Format

Send to

Choose Destination
Eur J Obstet Gynecol Reprod Biol. 2008 Dec;141(2):111-4. doi: 10.1016/j.ejogrb.2008.07.023. Epub 2008 Sep 3.

Clinical estimation of fetal weight and the Hawthorne effect.

Author information

1
Department of Obstetrics and Gynecology (NSF, STC), Weill Cornell Medical College, New York, NY, USA. nfox@mfmnyc.com

Abstract

OBJECTIVE:

The Hawthorne effect refers to improvement in performance solely due to the subject's knowledge that he or she is being studied. We sought to determine if an obstetrician's clinical estimation of fetal weight (EFW) is influenced by the Hawthorne effect seen in some clinical trials.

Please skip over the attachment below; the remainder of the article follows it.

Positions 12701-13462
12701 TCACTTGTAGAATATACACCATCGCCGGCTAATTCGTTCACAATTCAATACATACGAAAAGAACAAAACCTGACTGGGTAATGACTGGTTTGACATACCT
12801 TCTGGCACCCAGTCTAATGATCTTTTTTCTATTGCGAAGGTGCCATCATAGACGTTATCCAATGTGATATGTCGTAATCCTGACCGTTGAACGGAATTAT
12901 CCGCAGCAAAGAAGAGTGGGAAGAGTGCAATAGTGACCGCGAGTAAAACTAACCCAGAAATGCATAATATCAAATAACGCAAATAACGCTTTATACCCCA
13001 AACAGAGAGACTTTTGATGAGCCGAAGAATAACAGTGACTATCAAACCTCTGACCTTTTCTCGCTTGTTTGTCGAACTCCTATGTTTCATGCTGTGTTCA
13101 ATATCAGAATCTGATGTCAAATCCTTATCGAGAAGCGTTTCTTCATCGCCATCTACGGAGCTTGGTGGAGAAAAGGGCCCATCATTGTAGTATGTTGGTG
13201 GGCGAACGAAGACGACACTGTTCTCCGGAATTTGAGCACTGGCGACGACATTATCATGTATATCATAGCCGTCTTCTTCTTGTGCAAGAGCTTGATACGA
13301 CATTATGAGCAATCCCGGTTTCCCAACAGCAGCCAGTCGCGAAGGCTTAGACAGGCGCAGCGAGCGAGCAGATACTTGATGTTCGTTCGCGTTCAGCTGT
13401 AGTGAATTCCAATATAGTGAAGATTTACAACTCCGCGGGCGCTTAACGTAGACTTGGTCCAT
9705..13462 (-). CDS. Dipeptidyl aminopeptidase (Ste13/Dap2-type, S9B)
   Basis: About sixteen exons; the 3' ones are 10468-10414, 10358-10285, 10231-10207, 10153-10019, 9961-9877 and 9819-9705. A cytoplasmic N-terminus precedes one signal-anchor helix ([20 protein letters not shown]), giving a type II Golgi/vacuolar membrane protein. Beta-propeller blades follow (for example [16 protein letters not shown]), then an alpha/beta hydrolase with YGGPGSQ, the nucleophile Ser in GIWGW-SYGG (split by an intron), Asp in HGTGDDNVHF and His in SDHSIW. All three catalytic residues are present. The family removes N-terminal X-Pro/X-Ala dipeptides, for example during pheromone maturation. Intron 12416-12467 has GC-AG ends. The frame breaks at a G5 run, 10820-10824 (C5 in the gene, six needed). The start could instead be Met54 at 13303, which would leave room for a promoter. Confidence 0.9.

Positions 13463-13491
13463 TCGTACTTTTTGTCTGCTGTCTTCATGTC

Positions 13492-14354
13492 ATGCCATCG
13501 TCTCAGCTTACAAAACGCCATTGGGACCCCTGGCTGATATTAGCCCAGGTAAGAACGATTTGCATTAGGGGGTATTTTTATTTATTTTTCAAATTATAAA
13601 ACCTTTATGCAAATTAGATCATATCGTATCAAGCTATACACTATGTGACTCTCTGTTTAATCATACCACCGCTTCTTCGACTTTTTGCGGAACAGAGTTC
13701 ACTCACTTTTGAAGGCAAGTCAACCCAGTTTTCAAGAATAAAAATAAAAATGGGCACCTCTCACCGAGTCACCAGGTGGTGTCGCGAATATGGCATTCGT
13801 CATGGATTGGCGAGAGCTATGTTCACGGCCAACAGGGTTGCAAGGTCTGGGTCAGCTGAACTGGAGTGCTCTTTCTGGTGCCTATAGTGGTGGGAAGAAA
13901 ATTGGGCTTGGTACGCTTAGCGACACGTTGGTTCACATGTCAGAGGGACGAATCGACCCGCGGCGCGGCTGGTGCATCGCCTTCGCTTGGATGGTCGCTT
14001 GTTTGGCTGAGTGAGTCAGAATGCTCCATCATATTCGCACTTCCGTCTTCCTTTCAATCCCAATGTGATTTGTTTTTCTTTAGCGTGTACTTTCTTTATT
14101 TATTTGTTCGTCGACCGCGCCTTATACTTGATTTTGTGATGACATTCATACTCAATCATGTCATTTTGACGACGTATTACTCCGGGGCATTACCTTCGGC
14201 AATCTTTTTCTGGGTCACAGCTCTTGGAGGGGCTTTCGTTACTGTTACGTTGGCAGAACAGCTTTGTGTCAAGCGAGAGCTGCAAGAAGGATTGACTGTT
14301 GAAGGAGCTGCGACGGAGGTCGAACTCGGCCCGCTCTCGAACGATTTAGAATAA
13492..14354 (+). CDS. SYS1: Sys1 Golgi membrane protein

STUDY DESIGN:

We compared obstetricians' clinical EFW's obtained during a study period to those obtained prior to the study period in one institution. We included any patient presenting at > or =37 weeks gestation. We excluded multiple pregnancies and patients with a recent sonographic EFW.

RESULTS:

There was no difference in regards to the proportion of EFW's within 10% of the birthweight (67.9% vs. 68.5%, p=.91), the mean absolute difference of EFW-birthweight (282+/-227 g vs. 285+/-232 g, p=.88), or the mean absolute percent error (8.5+/-7.4% vs. 8.6+/-7.2%, p=.96). We also could not find any Hawthorne effect when we excluded resident physicians' EFW's and when we analyzed the subgroup of newborns with a birth weight > or =4000 g.

CONCLUSION:

An obstetrician's knowledge that he or she is being studied is unlikely to improve clinical EFW accuracy. Published clinical EFW accuracies are likely to be similar to those obtained in clinical practice.

PMID:
18771841
DOI:
10.1016/j.ejogrb.2008.07.023
[Indexed for MEDLINE]

Supplemental Content

Full text links

Icon for Elsevier Science
Loading ...
Support Center